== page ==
Zoya is the spirited daughter of the Qureshi khandaan, the only girl in a houseful of boys. She is the sort of girl whose eyes sparkle more at the sight of guns than jhumkas, a girl whose complete confidence in herself seems to come as much from a familial sense of entitlement as a purely physical absence of fear.

Parma (debutante Arjun Kapoor) is a long-limbed wild-haired young hooligan who thinks it’s a lark to set fire to a poor man’s shop if he so much as suggests selling some of his diesel to the Qureishis. Oh, and it’s also a defence of his family’s honour. The more the Chauhan patriarch thinks of his youngest grandson as an incompetent, impractical fool who can do nothing right, the more Parma secretly swears to make his Dadda proud.

Needless to say, Zoya and Parma hate each other. Until they decide to fall in love. One of the successes of Ishaqzaade is the way Faisal establishes, with just a few strokes, the transformation of this relationship from mutual disdain and prejudice to grudging admiration – and then, unabashed attraction. He is greatly helped by his leading lady, Parineeti Chopra, who follows up a wonderful debut as the plumply petulant Dimple Chadda in last year’s Ladies vs. Ricky Bahl with a superb performance here.

As the tomboyish Zoya, taking large strides even in a heavy sharara, commanding her beau to hold her sharara as she climbs into a train “ladies first”, Parineeti embodies the natural, incandescent assurance of a young woman who doesn’t know what it’s like not to get her way.

But the place of women in this world is too precarious for that tenuous status to last. “Mardon ki haveli, mardon ki zubaan,” says Dadda proudly, registering but not quite apologising for the many behen-sprinkled abuses that greet a mere non-functioning generator in his family home. The impending tragedy here is apparent, and it is one that Faisal’s film unpacks with clear-eyed exactitude: in this world of men, no amount of indulgence and spoilt-daughter status is enough to secure a woman’s dignity, her place in the household, or even her life.

Zoya’s first encounter with her innate vulnerability as a woman – I will not give away the plot by telling you what causes it – makes her incredibly angry, at first. But as it becomes clear that her seemingly implacable position in this universe was nothing but an illusion, a rug pulled from under her feet, rage gives way to sorrow.

Parma’s widowed mother, with her uneasy position in her father-in-law’s household, subject alternately to accusations of having devoured her husband and displays of patriarchal generosity in having given her a roof over her head, is the film’s other example of a woman whose indomitable spirit and staunch values cannot defend her from a world weighted so heavily against her.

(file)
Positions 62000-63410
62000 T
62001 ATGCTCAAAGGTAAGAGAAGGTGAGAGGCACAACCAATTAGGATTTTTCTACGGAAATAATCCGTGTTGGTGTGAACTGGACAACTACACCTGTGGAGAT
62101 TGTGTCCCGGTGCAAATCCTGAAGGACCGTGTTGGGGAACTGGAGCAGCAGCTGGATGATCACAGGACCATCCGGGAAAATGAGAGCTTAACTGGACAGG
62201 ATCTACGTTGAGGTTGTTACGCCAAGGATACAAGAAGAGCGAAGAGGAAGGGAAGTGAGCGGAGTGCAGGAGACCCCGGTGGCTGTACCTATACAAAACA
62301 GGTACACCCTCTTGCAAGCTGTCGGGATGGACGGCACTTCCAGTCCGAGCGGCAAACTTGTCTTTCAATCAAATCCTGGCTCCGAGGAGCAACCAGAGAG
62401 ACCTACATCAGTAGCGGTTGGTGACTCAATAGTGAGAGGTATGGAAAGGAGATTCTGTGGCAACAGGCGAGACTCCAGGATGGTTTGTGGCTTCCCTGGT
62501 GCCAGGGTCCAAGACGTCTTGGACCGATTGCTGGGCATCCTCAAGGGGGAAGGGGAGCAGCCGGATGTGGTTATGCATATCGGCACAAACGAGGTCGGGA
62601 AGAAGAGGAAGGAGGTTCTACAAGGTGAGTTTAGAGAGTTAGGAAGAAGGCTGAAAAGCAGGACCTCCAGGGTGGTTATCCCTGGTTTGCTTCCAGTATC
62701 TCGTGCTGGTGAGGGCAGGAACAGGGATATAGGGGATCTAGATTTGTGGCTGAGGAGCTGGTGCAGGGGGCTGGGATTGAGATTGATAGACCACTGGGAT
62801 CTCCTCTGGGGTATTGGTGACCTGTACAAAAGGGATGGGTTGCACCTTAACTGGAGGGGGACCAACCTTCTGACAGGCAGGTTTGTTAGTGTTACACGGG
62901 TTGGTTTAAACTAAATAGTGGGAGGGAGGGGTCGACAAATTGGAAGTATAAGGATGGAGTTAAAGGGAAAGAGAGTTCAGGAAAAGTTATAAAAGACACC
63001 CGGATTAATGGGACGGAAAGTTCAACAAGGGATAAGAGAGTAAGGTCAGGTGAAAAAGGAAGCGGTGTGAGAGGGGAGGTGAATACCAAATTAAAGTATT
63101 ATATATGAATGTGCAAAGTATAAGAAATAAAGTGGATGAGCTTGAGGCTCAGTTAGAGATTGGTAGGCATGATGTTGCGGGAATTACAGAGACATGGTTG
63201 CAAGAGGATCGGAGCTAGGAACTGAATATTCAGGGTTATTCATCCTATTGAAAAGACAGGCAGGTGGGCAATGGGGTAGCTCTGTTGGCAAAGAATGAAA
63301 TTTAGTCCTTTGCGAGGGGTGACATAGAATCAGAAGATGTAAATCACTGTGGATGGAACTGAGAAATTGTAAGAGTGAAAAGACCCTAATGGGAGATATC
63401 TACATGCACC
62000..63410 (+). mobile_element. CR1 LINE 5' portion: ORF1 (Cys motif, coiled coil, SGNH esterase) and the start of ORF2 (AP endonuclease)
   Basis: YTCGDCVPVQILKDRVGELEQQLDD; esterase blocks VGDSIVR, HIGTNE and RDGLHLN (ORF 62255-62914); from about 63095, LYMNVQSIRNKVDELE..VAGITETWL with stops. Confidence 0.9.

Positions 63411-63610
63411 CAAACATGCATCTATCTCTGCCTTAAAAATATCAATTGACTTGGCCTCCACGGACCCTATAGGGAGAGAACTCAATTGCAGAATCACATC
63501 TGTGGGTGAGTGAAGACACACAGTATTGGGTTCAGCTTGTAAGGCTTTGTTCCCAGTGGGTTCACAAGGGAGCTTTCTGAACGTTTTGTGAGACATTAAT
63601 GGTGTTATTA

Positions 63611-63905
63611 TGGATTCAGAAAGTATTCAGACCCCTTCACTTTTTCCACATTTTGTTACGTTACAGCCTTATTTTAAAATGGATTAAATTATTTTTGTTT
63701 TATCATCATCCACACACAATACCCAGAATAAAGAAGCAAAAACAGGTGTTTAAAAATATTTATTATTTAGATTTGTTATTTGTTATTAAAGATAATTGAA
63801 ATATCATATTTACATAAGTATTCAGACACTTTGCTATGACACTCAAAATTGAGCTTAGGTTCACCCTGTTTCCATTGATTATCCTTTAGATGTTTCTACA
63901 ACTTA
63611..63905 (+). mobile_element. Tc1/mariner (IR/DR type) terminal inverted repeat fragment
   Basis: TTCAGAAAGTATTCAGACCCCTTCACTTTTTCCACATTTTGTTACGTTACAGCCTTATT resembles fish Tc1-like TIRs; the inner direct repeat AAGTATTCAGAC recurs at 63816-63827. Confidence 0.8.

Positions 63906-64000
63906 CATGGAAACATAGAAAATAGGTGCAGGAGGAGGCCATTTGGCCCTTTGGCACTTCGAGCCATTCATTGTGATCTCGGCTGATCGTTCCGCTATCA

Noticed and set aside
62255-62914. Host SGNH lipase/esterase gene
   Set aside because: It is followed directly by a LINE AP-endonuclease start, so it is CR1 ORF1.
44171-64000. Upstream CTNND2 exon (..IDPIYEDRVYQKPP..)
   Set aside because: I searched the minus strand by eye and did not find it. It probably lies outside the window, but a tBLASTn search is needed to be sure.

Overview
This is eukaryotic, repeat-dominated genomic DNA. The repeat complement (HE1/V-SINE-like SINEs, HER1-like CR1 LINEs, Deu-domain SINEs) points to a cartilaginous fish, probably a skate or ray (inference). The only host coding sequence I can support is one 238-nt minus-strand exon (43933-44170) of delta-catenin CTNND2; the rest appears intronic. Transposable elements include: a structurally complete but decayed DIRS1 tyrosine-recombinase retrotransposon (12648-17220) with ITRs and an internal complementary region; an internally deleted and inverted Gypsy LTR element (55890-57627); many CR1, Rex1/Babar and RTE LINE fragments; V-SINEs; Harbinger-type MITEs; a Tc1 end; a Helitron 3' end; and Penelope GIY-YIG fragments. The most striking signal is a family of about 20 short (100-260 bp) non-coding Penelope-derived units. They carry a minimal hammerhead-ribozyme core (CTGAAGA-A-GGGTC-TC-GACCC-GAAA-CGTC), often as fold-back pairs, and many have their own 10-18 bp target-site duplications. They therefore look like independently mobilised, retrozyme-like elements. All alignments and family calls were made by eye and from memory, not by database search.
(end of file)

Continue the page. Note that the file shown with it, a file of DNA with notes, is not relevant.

The necessary outside of this patriarchal world of ghar-grihasthi is another kind of female presence: Chand, the local kothewali, a sinuous charmer with a soft spot for Parma. It’s easy to see what Habib Faisal is trying to do here, setting up the brothel as the one place where the bitter Hindu-Muslim feuds of the world outside have no purchase. It’s a cliched idea – the whorehouse as the place without prejudice, the great equaliser – but it might still have worked if it were written with more nuance, or given more meat by the sadly underwhelming Gauhar Khan. As it is, Faisal gives us a one-line depiction of the way women from these worlds eye each other with suspicion (“Hum dance waliyon ke munh nahi lagte,” says Zoya to Chand) – and then proceeds to break the barriers down with an ease that defies belief.

Ishaqzaade has many strengths. The locales – from crumbling railway sheds to a vast school chemistry lab – are nicely used without drawing attention to their own artistry. Faisal’s usually impeccable dialogue is occasionally overbaked, but it has undeniable grit: which recent Hindi film has had the courage to have a protagonist calling his lover a Musalli? Arjun Kapoor plays his combination of machismo and childish stupidity with exaggerated gestures that annoyed me rather than winning me over, but Faisal’s central characters are still more sharply realized than most directors can manage. And anyway, the film is worth watching just for Parineeti.

But ultimately, Ishaqzaade fails us. Not just because it gives us a climax that feels like a cop-out, even as it strains desperately to be epic. But because its final tragedy is triggered by Zoya’s still surviving faith – in herself, the world, and the lout she so inexplicably loves – while we who are watching can only wonder why she didn’t give up on all of it long ago.

12 May 2012

Film review: Tim Burton's Dark Shadows



In 1979, a student at the California Institute of the Arts made a pencil-drawn short animation film called Stalk of the Celery Monster, featuring a monstrous dentist called Dr Maxwell Payne who preyed on female patients. The short got so much attention that the student was offered an animator’s apprenticeship at the Walt Disney studio. Tim Burton, as he was called, didn’t last long at Disney, but his long career in the macabre had been launched. Dark Shadows is the latest offering from that boy who started making horror films at 13 with a group of friends and a Super 8 camera (a bit like the kids in 2011's Spielberg production, Super 8).